Let’s say you have 1400 sq ft of roof area, and the two sides which the roof slopes down to are each 40 ft long.  Maybe you have a couple of 5′ gaps where the water just runs off the side, but the other 70 ft in total are guttered.  So 70/80 * 1400 means you have 1225 net sq ft of collection area.

One inch of rain falling on 1000 sq ft of roof will deposit 623 gallons of water.  So each inch of rain on your roof will have 763 gallons of water going down your downspouts.

That is the theoretical best case outcome for this scenario.  We’ll fine tune it for the real world, but let’s first do a quick reality check before going any further.

In our example, you want 50 gallons of water a day, and you’ll collect 763 gallons of water from every inch of rain.  This means that in a year, you’ll consume 18,250 gallons of water, which will require 24 inches of rain (best case scenario).

Have a quick look at the average rainfall data for your region (see links below).  Just using the very basic annual rainfall average number, how much rainfall does your region get?  If the answer is less than 24″, you know that you’re either going to have to cut back on your water use, or you’re going to have to find additional sources of water.

Is Rainwater a Practical Partial or Complete Solution

Now for one further quick thought.  Maybe your region will give you 15″ or maybe even 30″ of water.  15″ is good – you could get 63% of your water needs from rainwater.  That’s great.  And obviously 30″ is brilliant.

But what say you can only expect 6″ of rain a year?  And what say none of that rain falls in June, July, August or September, and less than you’ll consume in May and October?  That means you’ll need to stockpile perhaps 7600 gallons of water in May to see you through to some time in October.  That’s a lot of storage, and a lot of cost.

Being as how you have already determined that you’ll need a well or some other water source, if you find a reasonable well (anything over a 2 gallon/hour well will be perfectly adequate – most wells will give you more than 2 gallons/minute!) is it really worth while also investing into a rainwater collection system?

Our recommendation would probably be to continue with your rainwater system, unless you were drawing water from a free-flowing spring or taking it via a gravity feed from a reliable clean year-round river.

There’s one interesting thing about rainwater.  It typically falls in months where solar and wind energy is the lowest – the winter months.  So maybe you use a solar/wind powered pump to draw up water from a well in the summer months, when you have plenty of energy but not much rainwater, and in the winter months, you use rainwater at a time when you have plenty of rain but not much energy.  The two sources balance each other out nicely.

In a Level 3 situation, you’ll be on your own for the foreseeable future with only the resources you have at hand.  Energy will be terribly scarce, as will spare parts for water pumps, and anything you can do to use as much low tech/energy free resources to  help extend the useful life you can get from energy powered and higher tech solutions is to be considered as compelling.  After all, once your high-tech gadgets are gone, they’re probably gone for good.

Furthermore, you know you can trust the water you collect from your roof. Well water is probably okay, as long as you know what else is happening to the water table, but river water depends on what is upstream of you – something you mightn’t be able to control.  That herd of deer that likes to go down to the river to drink?  Guess what else they do at the same time?  The camp set up by the less well prepared survivors of the city a mile up-river?  What do you think they do to their sewage?  Yup – you’re drinking it.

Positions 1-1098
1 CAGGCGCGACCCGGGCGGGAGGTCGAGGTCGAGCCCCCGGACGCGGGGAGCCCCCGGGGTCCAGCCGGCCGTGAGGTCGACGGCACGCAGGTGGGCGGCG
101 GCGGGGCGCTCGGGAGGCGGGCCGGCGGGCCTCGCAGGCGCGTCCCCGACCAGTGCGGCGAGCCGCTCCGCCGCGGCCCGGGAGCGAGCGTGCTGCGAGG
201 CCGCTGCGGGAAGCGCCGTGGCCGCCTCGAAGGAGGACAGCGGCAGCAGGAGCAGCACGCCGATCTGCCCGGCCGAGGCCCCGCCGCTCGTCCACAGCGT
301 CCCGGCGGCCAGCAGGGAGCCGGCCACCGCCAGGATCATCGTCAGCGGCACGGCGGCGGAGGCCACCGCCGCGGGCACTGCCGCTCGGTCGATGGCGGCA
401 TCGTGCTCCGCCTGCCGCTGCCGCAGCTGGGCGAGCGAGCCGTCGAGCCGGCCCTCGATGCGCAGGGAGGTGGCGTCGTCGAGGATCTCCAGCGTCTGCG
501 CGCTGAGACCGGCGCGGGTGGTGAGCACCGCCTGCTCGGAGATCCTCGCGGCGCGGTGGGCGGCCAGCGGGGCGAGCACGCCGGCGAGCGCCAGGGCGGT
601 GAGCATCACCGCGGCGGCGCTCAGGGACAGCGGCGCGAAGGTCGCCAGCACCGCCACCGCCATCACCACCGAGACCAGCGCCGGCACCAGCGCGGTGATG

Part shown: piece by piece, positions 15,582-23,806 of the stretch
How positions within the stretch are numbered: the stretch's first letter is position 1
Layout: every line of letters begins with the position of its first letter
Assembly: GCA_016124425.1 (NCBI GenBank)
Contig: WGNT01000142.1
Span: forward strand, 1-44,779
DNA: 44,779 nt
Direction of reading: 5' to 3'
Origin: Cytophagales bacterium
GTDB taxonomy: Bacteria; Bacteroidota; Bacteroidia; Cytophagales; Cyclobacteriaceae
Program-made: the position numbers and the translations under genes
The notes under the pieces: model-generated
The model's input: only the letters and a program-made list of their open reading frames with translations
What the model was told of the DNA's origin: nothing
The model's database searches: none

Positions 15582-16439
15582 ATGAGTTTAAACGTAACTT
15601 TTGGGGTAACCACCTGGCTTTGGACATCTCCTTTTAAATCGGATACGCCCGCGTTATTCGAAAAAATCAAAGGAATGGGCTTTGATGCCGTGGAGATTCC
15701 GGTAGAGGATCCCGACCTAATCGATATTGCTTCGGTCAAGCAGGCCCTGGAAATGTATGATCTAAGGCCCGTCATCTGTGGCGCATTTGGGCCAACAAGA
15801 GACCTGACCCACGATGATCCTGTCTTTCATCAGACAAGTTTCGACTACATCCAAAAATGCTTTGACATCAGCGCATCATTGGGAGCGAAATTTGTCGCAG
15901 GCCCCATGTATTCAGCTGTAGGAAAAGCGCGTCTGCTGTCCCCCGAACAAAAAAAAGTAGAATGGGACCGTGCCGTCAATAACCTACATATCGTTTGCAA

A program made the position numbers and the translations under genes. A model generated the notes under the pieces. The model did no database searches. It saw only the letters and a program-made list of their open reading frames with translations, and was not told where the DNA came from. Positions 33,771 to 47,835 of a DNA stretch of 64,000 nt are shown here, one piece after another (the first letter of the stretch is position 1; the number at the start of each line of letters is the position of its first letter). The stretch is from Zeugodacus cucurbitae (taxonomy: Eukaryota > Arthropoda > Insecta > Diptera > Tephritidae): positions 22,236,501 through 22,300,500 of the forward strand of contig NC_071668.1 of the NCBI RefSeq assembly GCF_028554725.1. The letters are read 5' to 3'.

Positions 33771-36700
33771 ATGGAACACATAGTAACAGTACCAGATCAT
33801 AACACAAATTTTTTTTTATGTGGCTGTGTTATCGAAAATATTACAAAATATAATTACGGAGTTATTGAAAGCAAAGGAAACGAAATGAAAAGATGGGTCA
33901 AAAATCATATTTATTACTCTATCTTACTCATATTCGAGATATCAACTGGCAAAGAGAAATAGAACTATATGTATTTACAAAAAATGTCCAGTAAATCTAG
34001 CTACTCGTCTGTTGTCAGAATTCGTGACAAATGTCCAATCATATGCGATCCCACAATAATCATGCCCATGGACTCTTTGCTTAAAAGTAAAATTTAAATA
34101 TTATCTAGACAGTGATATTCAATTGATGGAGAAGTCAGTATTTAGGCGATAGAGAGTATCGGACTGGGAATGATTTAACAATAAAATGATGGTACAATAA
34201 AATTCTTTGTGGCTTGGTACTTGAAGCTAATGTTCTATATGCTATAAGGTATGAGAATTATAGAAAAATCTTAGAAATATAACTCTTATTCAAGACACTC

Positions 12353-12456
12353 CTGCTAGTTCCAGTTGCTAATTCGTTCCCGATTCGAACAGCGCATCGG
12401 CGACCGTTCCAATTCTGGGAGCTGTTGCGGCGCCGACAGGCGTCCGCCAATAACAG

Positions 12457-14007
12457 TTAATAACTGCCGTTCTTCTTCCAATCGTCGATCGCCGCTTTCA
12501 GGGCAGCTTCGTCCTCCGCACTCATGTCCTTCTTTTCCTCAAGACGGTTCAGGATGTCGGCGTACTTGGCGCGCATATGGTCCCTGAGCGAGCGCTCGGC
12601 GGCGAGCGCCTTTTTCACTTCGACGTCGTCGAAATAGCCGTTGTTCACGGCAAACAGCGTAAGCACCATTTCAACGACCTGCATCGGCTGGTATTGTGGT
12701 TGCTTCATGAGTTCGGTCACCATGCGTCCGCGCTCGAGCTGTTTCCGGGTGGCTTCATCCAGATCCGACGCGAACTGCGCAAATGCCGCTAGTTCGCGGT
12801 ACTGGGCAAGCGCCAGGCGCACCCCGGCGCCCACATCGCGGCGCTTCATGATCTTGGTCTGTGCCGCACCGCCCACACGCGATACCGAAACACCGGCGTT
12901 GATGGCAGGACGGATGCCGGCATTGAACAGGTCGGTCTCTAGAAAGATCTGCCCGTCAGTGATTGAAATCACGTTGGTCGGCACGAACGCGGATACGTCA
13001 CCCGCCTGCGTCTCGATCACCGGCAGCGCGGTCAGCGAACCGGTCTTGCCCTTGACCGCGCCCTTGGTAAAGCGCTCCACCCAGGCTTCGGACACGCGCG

For all reasons, we urge you to keep a month or more’s emergency supply of water on hand – what say your well’s pump breaks, or the river dries up or ices over for the first time in 50 years?

So if you have some tankerage already in place for a reserve supply of water, why not use it to collect the rainwater you get as a supplementary source of water whenever possible, to save on your water pump and the energy needed to drive it.

Real World Imperfections in Water Collection

Remember back to our theoretical collection of 623 gallons of water for every 1000 sq ft of collection area (ie roof)?  Well, now let’s start considering some of the imperfections that reduced the true net water you actually get in your tank from the rain that falls on your roof.

What say you have a very light drizzle on a warm windy day?  What say your roof is made of wood shakes?  Maybe the first bit of rain will soak into the wood, and maybe the warm wind will evaporate most of the light drizzle before it forms into sufficiently large droplets on the roof to start tumbling down and into the gutters.

Maybe you have some dirt, leaves, moss, or debris of any other sort on your roof (and in your gutters) that soaks up some of the water too.

Whatever the circumstance, it should be obvious that a very light drizzle, while possibly adding up to a measurable amount of rain over some hours, might actually be entirely uncollectable.

The steeper the pitch of your roof, the less rain you need to get the water started running down and into the gutters.  If you have a smooth impervious substance like tile or metal, the water will run more readily than if you have a textured or slightly absorbent material such as artificial or natural wood shakes.

For months when the amount of rain that falls is probably less than the minimum you need, these issues become relevant.  You need to analyze how the rain falls, on a daily basis (or even hourly but this is probably not readily available) to determine how much of the rain will end up being collected and how much will be lost.